The Shangri-La Hotel in Colombo was one of three hotels hit by the suicide attacks on April 21 and suffered extensive damages.
Shangri-La Hotel, Colombo announced Monday that it will partially reopen on Wednesday, seven weeks after the five-star property was attacked by a suicide bomber on Easter Sunday.
The Shangri-La Hotel in Colombo was one of three hotels hit by the suicide attacks on April 21 and suffered extensive damages. While the other two hotels reopened in recent weeks, most of the sections of the Shangri-La Hotel remained closed.
"From Wednesday 12 June 6 pm onwards, popular dining establishments including Sapphyr Lounge, Capital Bar & Grill and Kaema Sutra will reopen for service. Guests will be able to enjoy room stays and Chi, the Spa from Saturday 15 June onwards," Mahika Chandrasena, Director of Public Relations at Shangri-La, Colombo, told PTI.
The hotel said in a statement that the Shangri-La Group was grateful to the local authorities and the global community for their outpouring of support and messages of commendations received these past seven weeks.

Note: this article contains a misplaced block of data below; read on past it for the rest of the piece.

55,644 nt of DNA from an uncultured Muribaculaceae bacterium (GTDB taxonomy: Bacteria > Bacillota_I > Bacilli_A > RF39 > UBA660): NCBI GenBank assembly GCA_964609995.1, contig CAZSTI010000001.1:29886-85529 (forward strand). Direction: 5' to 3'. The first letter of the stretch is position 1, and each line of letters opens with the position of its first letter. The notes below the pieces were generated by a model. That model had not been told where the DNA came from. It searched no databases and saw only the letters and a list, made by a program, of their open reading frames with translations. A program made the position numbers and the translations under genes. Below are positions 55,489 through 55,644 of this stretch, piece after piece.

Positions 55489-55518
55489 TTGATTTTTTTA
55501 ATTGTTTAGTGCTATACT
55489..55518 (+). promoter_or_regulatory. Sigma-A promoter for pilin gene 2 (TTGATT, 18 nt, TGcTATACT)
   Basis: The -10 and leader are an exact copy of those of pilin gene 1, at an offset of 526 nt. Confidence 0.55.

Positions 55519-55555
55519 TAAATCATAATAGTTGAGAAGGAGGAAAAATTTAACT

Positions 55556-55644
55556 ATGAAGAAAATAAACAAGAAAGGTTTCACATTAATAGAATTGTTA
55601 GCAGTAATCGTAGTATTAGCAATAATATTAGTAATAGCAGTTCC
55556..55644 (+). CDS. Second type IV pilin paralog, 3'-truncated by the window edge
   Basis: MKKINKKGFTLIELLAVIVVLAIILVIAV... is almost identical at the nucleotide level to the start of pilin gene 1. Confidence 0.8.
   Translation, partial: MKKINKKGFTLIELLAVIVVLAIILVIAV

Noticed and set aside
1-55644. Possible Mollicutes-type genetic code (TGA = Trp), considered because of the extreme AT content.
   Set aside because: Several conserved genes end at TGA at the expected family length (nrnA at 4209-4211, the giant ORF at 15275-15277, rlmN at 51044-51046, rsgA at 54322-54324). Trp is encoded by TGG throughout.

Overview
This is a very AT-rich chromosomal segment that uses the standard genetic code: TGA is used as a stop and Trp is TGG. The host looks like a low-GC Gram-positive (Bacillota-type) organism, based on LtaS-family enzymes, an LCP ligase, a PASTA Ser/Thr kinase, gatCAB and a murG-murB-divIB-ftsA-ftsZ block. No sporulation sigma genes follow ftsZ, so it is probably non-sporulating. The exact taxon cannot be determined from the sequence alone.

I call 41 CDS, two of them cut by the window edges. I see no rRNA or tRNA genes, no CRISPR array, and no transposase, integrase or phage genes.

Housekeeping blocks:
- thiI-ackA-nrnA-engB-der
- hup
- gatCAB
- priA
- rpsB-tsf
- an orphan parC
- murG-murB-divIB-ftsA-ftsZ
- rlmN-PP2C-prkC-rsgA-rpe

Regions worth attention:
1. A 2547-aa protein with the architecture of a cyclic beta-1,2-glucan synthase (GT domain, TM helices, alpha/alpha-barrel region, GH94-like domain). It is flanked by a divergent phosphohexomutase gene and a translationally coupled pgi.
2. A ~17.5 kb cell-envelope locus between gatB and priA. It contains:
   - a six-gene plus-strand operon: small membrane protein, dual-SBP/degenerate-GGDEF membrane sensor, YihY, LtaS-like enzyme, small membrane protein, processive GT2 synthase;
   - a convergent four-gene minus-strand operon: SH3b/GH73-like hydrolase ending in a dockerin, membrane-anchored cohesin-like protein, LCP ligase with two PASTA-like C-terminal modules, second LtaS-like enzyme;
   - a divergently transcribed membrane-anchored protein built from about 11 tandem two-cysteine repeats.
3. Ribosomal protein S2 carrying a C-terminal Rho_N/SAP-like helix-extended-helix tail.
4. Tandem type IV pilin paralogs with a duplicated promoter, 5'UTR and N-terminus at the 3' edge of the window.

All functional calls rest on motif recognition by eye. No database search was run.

The group's heartfelt sympathies and support continue to be with those who have suffered injuries and lost loved ones on April 21. They will always be remembered, it said.
At least five Indians were among the dead when the suicide bomber struck the hotel.
"In memory of, and to honour, those that lost their lives on that day, the Shangri-La Group will be making an initial contribution to the Dialog Foundation" this will help provide medical assistance, counselling, scholarships and vocational training for hundreds of families in Sri Lanka who were impacted," the statement said.
On April 21, nine suicide bombers, including a woman, carried out a series of devastating blasts that tore through St Anthony's Church in Colombo, St Sebastian's Church in the western coastal town of Negombo and another church in the eastern town of Batticaloa, and three high-end hotels frequented by tourists.
The suicide bombings were the country's deadliest terror attack since the devastating civil war with the Liberation Tigers of Tamil Eelam ended in 2009.
The Easter Sunday attack killed 258 people and injured 500 others.
The Islamic State claimed the attacks, but the government blamed local Islamist extremist group National Thawheed Jamaath (NTJ) for the bombings.
A total of 106 suspects, including a Tamil medium teacher and a school principal, have been arrested in connection with the blasts.